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(CNN) - "Insane Clown Posse" is a horror core band mixing rap, heavy metal, and heavy make-up. Their songs often focused on homicidal themes.
The Detroit based duo, "Violent J" and "Shaggy 2 Dope," formed two decades ago and has sold millions of albums.
They've also inspired an intensely loyal following among their fans who call themselves "Juggalos," and share a subculture, and a love of face paint.
Every year since 2007, the fans have gathered for a week-long summer festival "The Gathering of the Juggalos" in southern Illinois. The event attracts 10,000 people and heaps of trouble. There have been four deaths in recent years and dozens of arrests according to the Illinois state police.
"We're the most hated band because people hate, and people fear what they don't understand," said Violent J. "There's a lot more to us than just the surface or what you hear in one of our songs."
Those songs are often profanity-laced, fictional narratives that the band says actually have an underlying positive message.
But the Federal Bureau of Investigation disagreed. In 2011 the Juggalos ended up on the national gang threat assessment as "a loosely-organized hybrid gang."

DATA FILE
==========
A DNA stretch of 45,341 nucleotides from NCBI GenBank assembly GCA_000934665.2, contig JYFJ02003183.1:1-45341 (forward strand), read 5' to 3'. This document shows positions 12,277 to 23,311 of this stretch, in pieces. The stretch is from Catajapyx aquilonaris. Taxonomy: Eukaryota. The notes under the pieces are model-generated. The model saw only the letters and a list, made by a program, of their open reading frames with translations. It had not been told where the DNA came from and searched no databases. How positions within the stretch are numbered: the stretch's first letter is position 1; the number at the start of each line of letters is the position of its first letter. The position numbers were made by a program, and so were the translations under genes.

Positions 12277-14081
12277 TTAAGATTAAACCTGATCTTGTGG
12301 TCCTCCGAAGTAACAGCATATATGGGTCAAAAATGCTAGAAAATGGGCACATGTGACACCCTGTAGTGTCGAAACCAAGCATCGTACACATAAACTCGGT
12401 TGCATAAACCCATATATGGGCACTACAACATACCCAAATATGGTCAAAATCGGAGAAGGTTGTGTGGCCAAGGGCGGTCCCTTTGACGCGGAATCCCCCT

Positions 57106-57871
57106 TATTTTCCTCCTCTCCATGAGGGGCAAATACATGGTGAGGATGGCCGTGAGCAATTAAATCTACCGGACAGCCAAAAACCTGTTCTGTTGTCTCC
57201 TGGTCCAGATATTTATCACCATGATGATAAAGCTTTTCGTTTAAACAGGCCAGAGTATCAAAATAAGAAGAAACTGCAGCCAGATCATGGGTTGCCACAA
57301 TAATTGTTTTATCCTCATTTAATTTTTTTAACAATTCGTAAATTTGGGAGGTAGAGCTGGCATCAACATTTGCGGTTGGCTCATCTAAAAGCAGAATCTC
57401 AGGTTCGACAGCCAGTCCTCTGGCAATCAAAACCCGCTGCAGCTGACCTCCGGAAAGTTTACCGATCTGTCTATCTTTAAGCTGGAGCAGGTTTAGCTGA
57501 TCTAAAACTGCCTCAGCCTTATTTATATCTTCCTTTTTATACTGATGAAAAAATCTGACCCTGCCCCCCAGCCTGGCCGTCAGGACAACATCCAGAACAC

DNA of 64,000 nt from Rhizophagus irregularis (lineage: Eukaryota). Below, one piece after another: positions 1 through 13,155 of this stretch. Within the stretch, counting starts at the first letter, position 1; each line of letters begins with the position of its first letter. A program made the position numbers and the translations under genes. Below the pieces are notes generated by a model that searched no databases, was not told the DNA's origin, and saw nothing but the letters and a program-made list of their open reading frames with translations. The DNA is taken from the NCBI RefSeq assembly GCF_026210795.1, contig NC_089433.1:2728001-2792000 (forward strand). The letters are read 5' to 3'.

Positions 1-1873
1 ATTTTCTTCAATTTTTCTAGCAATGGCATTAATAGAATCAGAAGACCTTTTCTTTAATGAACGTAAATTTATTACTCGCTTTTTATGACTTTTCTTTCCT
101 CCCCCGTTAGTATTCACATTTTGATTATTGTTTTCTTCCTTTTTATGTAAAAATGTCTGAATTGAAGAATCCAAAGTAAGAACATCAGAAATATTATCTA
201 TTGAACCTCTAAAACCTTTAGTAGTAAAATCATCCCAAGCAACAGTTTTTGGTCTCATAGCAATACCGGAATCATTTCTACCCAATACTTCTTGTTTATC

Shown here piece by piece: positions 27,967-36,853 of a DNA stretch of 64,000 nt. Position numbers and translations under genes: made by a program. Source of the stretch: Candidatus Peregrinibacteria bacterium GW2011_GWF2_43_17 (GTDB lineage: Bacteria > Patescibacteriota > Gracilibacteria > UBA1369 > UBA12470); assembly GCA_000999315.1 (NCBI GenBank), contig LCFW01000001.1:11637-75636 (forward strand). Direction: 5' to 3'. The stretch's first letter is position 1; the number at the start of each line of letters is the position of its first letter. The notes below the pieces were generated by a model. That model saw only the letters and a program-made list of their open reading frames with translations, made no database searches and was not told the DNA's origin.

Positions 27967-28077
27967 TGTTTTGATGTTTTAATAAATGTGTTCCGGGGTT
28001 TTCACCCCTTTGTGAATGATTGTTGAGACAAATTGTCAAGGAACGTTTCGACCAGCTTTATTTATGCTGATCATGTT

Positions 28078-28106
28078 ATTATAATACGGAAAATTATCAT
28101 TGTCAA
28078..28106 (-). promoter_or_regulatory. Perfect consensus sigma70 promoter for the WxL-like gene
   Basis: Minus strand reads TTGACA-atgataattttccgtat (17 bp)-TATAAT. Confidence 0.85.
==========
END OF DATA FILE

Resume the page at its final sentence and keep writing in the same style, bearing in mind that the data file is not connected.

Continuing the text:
"A small number of Juggalos are forming more organized subsets and engaging in more gang-like criminal activity," the FBI says.
"Let me tell you something about Juggalos man, they're human beings man, they're not Neanderthals," said Violent J. "They know not to go out and murder somebody because of our music."
Now the members of the insane clown posse and four Juggalos have partnered with the American Civil Liberties Union to sue the FBI, saying that designation has led to police harassment and denial of employment.
The FBI and the Justice Department told CNN they were aware of the lawsuit, but declined to comment on the pending litigation.
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The Lead with Jake Tapper draws not only on Tapper’s deep knowledge of politics and national issues, but also seeks to examine and advance stories across a wide range of topics that demonstrate his own curiosities and interests. Compelling headlines come from around the country and the globe, from politics to money, sports to popular culture, based on news drivers of the day.
The Lead with Jake Tapper airs weekdays at 4 p.m. ET.
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